Welcome to the Docker Tutorial Series. This series of tutorials will help beginners to have enough knowledge about Docker. The Part 1 of this series, will take you through the difference between a Containers and Virtual Machines, we will explore what is Docker and his Components.
Containers vs. Virtual Machines
A container runs natively on Linux and shares the kernel of the host machine with other containers. It runs a discrete process, taking no more memory than any other executable, making it lightweight.
By contrast, a virtual machine (VM) runs a full-blown guest operating system with virtual access to host resources through a hypervisor. In general, VMs provide an environment with more resources than most applications need.
What is Docker ?
Docker is a containerization platform which packages your application and all it’s dependencies together in the form of containers so as to ensure that your application works seamlessly in any environment be it development or test or production.
Docker uses a client-server architecture. The Docker client talks to the Docker daemon, which does the heavy lifting of building, running, and distributing your Docker containers.
Although, the Docker client and daemon can run on the same system, or you can connect a Docker client to a remote Docker daemon. Last but not least, the Docker client and daemon communicate using a REST API, over .
The Docker daemon
The Docker daemon
dockerd listens for Docker API requests and manages Docker objects such as . A daemon can also communicate with other daemons to manage Docker services.
The Docker client
The Docker client is the primary way that many Docker users interact with Docker. When you use commands such as
docker run, the client sends these commands to
dockerd, which carries them out. The docker command uses the Docker API. Although, the Docker client can communicate with more than one daemon.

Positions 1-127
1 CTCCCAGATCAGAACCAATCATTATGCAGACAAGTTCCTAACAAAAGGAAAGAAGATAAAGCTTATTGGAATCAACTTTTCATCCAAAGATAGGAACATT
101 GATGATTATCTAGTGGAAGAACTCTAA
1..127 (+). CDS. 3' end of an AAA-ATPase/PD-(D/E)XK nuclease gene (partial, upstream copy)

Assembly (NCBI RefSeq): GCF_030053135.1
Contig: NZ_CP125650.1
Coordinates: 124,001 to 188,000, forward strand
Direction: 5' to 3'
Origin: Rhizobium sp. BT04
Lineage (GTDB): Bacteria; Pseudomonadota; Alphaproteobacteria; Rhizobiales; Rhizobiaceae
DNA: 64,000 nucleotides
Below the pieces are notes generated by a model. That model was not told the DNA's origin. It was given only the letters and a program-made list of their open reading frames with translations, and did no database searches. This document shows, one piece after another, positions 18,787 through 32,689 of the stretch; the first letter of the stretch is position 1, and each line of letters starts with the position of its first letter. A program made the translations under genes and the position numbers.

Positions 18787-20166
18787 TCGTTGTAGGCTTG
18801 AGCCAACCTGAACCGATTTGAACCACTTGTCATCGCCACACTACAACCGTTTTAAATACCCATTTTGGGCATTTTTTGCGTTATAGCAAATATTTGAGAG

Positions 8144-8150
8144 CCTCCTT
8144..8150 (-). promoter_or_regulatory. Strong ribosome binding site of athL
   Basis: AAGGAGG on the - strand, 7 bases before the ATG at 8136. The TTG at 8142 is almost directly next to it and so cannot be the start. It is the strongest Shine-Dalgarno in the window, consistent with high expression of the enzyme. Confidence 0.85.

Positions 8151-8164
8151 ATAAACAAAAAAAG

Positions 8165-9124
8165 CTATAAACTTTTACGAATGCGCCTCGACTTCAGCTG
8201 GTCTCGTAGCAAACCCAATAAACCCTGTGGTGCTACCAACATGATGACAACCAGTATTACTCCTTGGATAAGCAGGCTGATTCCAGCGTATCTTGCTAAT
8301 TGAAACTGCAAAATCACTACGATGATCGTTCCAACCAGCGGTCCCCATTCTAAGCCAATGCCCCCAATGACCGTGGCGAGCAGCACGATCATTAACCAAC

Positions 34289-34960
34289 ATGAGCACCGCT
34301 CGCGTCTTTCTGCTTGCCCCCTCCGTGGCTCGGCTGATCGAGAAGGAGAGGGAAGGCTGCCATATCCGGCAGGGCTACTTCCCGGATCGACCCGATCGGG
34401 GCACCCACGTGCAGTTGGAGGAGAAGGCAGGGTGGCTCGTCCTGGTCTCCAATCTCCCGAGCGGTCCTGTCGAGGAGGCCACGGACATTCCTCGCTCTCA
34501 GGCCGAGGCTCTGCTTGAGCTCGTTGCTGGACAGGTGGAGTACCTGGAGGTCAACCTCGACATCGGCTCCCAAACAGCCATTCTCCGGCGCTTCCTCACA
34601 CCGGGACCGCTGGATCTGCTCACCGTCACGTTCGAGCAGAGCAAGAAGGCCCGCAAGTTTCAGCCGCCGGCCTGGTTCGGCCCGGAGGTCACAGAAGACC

The Docker images
Docker images are the source of Docker Container. However, Docker Images are used to create containers, are created from Docker file using
Moreove, the Docker images are stored in a Docker registry such as
registry.hub.docker.com because they can become quite large.
The Docker Containers
Docker Containers are basically run-time instances of Docker Images, they include the applications and all it’s dependencies, but share the kernel with other containers ( Host Kernel ).
In addition, the Docker Containers are running as isolated processes in user space on the host operating system. Also are not tied to any specific infrastructure: they can run on any computer, on any infrastructure.
The Docker Registry
A Docker Registry stores Docker images. You can think of the registry as a directory of all available Docker images.
Furthermore, Docker Hub is the public Docker registry that anyone can use, and Docker is configured to look for images on Docker Hub by default. You can even run your own private registry for pulling and pulling images.
Docker right now is the best way to have an portable application that can be work on any machine, any Operating System and any infrastructure. So, you do not have to waste your time and effort thinking about the machines and the infrastructures and operating system. The Docker can be a great part of your automation life Cycle, from one file and one command your application and it’s dependencies will be up running, It will not take time for starting up. Next step will be how to install docker CE on Linux System.